Small Business Formation

For 44 years, I have assisted clients in the central valley in forming general partnerships, limited partnerships, corporations and limited liability companies.

S Corporations get their name from a certain section of the Internal Revenue Code. A corporation can eliminate the disadvantage of double taxation of corporate income and shareholder dividends by applying for S Corporation status. Owners report profit and loss on their individual tax returns. They still have the opportunity to separate and protect their personal assets from judgments against the business.
There are several advantages of having an S corporation: limited liability for directors, officers, shareholders, and employees; owners can report their share of profit and loss on their individual tax returns; attract investors through the sale of shares; and perpetual existence, even if an owner should leave the business.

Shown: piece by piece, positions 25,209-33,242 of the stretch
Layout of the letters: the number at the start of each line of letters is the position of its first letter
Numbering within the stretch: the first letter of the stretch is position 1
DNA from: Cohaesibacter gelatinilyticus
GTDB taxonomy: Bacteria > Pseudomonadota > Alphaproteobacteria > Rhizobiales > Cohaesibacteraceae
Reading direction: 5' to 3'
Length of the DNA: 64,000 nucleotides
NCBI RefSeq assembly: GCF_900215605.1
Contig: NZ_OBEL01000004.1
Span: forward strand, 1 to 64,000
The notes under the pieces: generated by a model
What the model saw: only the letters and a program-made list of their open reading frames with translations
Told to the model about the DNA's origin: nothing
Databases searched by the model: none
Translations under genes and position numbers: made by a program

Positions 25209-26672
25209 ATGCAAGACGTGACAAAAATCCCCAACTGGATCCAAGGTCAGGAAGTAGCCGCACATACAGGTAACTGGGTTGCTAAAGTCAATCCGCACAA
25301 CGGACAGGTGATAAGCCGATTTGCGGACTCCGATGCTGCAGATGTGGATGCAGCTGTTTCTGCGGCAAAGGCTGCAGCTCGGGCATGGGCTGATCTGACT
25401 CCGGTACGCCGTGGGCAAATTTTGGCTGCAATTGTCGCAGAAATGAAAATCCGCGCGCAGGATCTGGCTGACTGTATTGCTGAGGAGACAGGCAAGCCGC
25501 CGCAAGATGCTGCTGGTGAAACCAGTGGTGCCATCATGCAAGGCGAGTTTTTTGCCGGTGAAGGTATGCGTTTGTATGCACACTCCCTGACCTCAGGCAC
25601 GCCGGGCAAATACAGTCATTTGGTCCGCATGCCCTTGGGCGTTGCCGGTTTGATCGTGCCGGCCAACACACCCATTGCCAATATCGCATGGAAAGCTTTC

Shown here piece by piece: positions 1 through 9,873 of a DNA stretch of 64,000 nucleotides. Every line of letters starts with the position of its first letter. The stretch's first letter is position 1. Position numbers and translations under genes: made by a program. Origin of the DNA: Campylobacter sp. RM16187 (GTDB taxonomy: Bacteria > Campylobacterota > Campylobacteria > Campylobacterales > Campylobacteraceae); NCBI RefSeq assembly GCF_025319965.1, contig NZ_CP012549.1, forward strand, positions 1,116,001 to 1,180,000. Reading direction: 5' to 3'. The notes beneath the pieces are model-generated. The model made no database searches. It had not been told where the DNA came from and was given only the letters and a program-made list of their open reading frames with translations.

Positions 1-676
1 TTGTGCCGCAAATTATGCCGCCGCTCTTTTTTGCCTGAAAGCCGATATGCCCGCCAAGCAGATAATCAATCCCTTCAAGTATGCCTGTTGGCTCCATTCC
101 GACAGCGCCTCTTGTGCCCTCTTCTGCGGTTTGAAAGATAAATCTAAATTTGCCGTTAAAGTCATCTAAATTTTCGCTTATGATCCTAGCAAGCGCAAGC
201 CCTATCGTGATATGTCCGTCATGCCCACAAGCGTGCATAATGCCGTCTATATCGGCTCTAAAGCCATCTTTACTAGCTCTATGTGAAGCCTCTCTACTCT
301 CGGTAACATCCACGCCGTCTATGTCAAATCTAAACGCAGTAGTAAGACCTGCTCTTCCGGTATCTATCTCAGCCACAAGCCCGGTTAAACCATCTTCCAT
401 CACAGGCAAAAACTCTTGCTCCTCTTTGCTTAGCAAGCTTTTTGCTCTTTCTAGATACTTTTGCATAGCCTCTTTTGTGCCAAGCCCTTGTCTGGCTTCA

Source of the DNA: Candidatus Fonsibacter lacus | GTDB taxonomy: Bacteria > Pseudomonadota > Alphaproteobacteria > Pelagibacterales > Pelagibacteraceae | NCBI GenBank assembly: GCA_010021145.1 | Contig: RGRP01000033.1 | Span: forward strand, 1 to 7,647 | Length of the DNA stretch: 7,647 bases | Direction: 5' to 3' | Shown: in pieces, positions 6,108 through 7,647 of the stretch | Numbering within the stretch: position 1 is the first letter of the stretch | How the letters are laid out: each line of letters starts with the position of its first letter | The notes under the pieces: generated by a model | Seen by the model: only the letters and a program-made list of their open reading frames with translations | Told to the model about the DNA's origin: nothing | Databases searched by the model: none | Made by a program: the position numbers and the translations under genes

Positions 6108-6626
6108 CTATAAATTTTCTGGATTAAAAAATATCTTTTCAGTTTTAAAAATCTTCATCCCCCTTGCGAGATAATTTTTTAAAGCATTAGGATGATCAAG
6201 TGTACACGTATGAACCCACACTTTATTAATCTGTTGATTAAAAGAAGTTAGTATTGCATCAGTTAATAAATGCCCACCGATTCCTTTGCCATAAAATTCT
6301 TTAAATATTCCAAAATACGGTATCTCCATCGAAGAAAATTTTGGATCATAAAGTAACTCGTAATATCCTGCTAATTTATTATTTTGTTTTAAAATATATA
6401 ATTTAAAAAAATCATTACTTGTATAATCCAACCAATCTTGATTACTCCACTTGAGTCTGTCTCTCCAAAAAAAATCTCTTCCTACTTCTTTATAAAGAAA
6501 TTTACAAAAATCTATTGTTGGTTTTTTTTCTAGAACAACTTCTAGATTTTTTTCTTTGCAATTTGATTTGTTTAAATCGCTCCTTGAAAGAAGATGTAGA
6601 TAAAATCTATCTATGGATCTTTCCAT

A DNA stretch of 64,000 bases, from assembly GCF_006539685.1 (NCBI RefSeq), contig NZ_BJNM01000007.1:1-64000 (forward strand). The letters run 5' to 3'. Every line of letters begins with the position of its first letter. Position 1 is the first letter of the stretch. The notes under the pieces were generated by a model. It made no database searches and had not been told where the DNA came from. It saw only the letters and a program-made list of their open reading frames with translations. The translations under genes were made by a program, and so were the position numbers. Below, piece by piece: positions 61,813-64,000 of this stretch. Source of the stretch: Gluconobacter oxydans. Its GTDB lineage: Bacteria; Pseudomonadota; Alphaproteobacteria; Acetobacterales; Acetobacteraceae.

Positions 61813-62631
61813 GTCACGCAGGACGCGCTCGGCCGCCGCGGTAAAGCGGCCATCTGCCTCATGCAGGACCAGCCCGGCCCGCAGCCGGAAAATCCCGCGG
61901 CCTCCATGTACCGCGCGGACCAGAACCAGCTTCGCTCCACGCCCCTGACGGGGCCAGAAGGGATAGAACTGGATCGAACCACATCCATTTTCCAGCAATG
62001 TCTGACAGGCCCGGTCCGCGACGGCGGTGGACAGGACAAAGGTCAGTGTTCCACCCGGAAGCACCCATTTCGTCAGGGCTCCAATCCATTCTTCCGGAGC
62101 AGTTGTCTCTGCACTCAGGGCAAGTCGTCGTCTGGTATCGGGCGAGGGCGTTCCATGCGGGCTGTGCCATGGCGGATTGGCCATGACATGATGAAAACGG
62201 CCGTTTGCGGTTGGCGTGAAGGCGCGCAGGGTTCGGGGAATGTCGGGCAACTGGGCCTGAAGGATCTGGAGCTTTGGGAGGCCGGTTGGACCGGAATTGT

The IRS refers to general corporations as "C" Corporations. Forming a C Corporation allows a business owner to create a separate legal structure that can shield his or her personal assets from judgments against the business. Unless a corporation applies for S Corporation status, the IRS taxes corporate profits as well as dividends paid to shareholders. Many tax professionals refer to this scenario as "double taxation."
This tried-and-true business structure has many advantages, including: limited liability for directors, officers, shareholders, and employees; attract investors through the sale of shares of stock; can issue more than one type of stock (example: common and preferred classes); no limit to number of shareholders, who need not be U.S. citizens or residents; perpetual existence, even if an owner leaves the business; can deduct ordinary business expenses as well as benefits to employees; can split profit and loss between owners and the business for a possible lower overall tax rate.